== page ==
Anoxia

*NOTE: This post was written by our former Blog Colleague, Sire Godefroy. WordPress seems to have transferred all his posts to me*

Some might have noticed slight changes to our base camp recently. Tents have been stricken, sleeping bags rolled up and backpacks were prepared. And there is a reason to it.


The last couple of months have been very difficult for me due to the infamous real life issues™ (job hunting, for instance), and there’s no improvement in sight yet. My dear comrades have dragged me for a bit, but I’ve finally taken the decision to leave the expedition now.

This is with a heavy heart indeed, since I very much enjoyed our mountain tours during the last year and a half, and it was such an exciting experience to see this whole joint venture taking off. Unfortunately, though, I cannot see me contributing to the project in any consistent way, and I feel a clear cut at this point is just the right thing to do. However, please rest assured that my ‘retirement’ won’t affect the current course of this site as the lads are eager to carry on. My contributions so far will also stay on exhibition here at base camp, of course. And, who knows, if time allows I might even join in as a visiting traveller on future tours.
For the time being, I’d like to refer anybody who wants to get or stay in touch with me to my “new” old blog and/or my twitter feed. There might appear some ‘in-betweens’ and random ramblings on hobby stuff now and then, and at the same places it will be announced if and where I’ll go from there.

For now I want to thank anyone who’s bore with me so far, thanks also to all those visitors and commentators, and special thanks go out, of course, to my dear mates Jan and Dimi for such a great time here At the Mountains of Lead. See you all at the campfire!

Advertisements

9 thoughts on “Anoxia

  1. Sire Godfrey, it is no disgrace to ease down the slopes back to Base Camp, Sir. Your contributions to the expedition have been memorable and of the highest standard. There are many of us at Base Camp, intermittently waiting for the (Real World) weather to clear slightly before returning to the mountain slopes. We can promise you a warm campfire, good company, a fine selection of tinned food and brandy, as well as some rather grumpy Llamas. (Sorry about the Llamas). From here we have an excellent view of your intrepid comrades continuing their ascent on the mountain slopes, as well as being able to assist you when once again you venture out into the snow bound passes!

    🙂

  2. It is a real damper when real life gets in the way of having fun. I’m sure you will be able to hit the slopes again with your comrades.

    Christopher

  3. I for one will miss having Sire Godfrey around. His firm grip on the rope and his sense of orientation have been critical for us not to lose our way up on the slopes many a time. It’s been a blast doing this with you, mate, and I am glad you were a part of it.

    On the other hand, I can very much understand your real life getting in the way and I admire you for taking a decision rather than fumbling about, like I usually do. 🙂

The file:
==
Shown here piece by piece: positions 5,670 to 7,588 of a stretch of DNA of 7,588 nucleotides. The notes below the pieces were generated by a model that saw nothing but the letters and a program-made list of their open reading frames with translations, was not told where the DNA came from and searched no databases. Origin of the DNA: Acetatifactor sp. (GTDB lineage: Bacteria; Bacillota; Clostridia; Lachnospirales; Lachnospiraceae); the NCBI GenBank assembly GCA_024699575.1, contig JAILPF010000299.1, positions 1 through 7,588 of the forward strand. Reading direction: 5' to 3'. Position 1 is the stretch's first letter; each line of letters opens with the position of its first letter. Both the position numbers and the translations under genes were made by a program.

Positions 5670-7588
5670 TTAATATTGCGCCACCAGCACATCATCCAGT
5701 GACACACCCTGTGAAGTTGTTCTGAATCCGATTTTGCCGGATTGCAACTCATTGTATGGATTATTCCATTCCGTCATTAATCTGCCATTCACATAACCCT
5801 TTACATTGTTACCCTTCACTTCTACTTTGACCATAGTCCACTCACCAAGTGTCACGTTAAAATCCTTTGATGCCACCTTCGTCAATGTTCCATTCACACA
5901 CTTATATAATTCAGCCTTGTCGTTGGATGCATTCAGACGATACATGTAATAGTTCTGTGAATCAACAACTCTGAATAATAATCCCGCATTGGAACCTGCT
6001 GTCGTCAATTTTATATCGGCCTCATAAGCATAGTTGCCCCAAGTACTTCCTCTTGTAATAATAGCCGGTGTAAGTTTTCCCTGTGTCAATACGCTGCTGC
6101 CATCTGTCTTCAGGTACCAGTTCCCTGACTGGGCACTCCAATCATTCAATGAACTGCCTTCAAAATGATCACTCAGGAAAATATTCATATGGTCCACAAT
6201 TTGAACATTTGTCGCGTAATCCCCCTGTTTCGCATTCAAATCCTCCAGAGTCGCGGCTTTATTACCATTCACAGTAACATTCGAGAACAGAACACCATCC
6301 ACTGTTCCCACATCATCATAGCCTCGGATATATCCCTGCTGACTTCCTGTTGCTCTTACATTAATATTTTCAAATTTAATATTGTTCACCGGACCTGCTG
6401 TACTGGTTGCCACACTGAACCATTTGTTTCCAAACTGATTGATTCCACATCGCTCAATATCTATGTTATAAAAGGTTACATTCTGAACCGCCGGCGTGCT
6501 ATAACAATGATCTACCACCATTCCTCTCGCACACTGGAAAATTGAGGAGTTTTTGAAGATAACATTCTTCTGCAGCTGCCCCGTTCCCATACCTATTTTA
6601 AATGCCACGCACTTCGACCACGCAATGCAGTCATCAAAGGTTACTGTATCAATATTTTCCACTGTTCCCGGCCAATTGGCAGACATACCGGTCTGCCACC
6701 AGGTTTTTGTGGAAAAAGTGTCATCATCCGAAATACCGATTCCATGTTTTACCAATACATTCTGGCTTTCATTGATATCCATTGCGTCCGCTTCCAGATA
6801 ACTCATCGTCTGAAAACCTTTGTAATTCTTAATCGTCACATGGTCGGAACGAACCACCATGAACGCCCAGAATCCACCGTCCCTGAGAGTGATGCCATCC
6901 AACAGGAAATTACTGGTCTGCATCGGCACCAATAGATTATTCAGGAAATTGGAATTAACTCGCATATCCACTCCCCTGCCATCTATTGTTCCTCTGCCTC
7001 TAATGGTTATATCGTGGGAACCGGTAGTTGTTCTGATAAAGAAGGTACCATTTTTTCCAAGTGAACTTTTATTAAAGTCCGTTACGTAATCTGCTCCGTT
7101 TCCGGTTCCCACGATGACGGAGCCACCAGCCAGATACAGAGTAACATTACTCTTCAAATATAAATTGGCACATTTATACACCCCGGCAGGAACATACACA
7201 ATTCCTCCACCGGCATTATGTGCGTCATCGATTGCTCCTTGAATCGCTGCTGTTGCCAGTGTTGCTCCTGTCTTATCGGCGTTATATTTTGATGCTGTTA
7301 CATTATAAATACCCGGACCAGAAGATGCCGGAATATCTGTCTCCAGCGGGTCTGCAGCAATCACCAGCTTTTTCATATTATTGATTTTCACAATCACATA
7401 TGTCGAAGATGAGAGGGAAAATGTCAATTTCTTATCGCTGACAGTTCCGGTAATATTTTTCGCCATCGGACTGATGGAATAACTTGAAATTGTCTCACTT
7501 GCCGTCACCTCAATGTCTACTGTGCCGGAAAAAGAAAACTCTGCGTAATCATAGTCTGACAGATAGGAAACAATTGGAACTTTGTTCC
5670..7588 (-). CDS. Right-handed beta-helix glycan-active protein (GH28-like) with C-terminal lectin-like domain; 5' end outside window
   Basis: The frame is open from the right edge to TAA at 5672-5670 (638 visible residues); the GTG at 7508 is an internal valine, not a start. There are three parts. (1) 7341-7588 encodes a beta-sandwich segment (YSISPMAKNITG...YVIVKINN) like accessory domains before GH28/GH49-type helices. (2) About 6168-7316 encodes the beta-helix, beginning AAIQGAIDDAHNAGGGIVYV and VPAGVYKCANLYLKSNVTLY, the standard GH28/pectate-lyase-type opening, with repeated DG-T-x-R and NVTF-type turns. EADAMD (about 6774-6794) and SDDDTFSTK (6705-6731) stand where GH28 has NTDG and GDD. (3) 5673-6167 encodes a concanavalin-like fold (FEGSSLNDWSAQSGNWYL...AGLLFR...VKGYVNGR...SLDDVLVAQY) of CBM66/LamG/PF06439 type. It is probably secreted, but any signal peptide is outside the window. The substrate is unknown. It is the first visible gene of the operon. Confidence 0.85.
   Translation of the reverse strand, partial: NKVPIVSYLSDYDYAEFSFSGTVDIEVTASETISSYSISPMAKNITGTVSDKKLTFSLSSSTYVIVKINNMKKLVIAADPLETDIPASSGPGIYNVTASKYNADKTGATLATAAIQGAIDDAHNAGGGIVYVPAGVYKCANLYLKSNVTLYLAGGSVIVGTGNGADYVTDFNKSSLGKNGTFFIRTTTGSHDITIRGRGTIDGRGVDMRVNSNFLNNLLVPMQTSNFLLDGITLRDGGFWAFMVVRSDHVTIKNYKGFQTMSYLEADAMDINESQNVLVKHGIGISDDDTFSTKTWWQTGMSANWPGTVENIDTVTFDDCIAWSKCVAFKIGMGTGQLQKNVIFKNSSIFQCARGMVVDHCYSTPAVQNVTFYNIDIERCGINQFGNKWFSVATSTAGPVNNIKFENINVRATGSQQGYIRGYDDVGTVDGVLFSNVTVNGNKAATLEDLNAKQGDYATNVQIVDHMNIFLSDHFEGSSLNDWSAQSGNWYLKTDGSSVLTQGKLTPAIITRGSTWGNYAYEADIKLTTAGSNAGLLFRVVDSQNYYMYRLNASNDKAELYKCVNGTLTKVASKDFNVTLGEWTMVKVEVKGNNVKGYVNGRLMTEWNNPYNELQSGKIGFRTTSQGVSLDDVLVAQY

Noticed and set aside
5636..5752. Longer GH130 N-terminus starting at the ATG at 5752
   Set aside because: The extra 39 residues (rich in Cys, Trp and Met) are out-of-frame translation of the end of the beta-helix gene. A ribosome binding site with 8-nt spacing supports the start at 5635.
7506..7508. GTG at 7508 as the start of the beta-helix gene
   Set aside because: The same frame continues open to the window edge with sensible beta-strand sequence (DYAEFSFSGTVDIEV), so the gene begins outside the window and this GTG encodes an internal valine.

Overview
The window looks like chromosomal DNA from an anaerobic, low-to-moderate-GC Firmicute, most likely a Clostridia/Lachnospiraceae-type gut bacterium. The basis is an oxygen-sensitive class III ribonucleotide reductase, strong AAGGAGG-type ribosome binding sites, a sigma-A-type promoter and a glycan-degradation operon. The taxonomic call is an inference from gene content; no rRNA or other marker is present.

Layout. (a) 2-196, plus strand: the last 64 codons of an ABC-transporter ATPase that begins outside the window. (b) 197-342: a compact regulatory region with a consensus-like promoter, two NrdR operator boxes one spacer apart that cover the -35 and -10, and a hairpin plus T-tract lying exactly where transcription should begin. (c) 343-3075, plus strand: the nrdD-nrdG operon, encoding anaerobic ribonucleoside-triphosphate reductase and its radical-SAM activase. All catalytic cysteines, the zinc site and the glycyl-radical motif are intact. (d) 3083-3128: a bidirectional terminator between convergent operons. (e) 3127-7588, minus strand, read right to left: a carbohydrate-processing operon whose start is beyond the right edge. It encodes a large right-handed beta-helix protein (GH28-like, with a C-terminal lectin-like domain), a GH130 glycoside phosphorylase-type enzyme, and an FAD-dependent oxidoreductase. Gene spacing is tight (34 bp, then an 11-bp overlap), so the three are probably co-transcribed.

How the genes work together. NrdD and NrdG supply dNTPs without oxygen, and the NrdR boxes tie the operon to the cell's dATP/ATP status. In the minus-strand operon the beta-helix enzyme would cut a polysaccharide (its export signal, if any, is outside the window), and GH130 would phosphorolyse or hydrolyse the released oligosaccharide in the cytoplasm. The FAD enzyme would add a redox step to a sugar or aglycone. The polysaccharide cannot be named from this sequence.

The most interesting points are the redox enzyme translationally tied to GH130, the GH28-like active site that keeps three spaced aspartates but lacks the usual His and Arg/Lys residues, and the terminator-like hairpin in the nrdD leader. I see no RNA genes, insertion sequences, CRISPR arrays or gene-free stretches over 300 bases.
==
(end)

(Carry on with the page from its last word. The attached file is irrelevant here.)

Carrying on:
So, Tilman, thank you for everything; your contribution to the organisational side of things, your amazing posts, your enthusiasm! But we won’t be strangers, so I am not too worried of losing sight of your future endeavours. Perhaps even on a common trail occasionally…

    Finally, I am looking forward to continuing the steep climb with my favourite Lieutenant in the whole wide world. 🙂 We’ll brave the elements together, buddy!

  4. Sorry to hear of your departure. I hope real life gets shorted to your advantage and allows you to make a speedy return

  5. Well, there’s certainly no shame in returning to the base camp when storm clouds gather and the wind swells to an orcan! One often must make decisions no matter how hard in order not to get lost betwen all those hill tops, steep mountains and giant glaciers that make up our lives.

    I always enjoyed following your progress throughout this journey. Hope we’ll meet again on another route to the top soon.

    Good luck and I hope things sort out soon.

  6. Thanks all, it means a lot to me that you’re taking the time to comment! 🙂 And I’m also very impressed that some comments are even in keeping with the mountaineering metaphors. Really made me laugh, and that’s something these days. 😀

  7. Sire Godefroy, keep your chin up, will miss your contributions, good luck with your job hunting, look forward to your return.

  8. Airhead & Björn, thanks very much for your comments and wishes, I’m grateful for that. 🙂 Sorry for not replying earlier, just checked the blog now for final log-off. Cheers, guys (and gals)!

Post a comment

Fill in your details below or click an icon to log in:

WordPress.com Logo

You are commenting using your WordPress.com account. Log Out / Change )

Twitter picture

You are commenting using your Twitter account. Log Out / Change )

Facebook photo

You are commenting using your Facebook account. Log Out / Change )

Google+ photo

You are commenting using your Google+ account. Log Out / Change )

Connecting to %s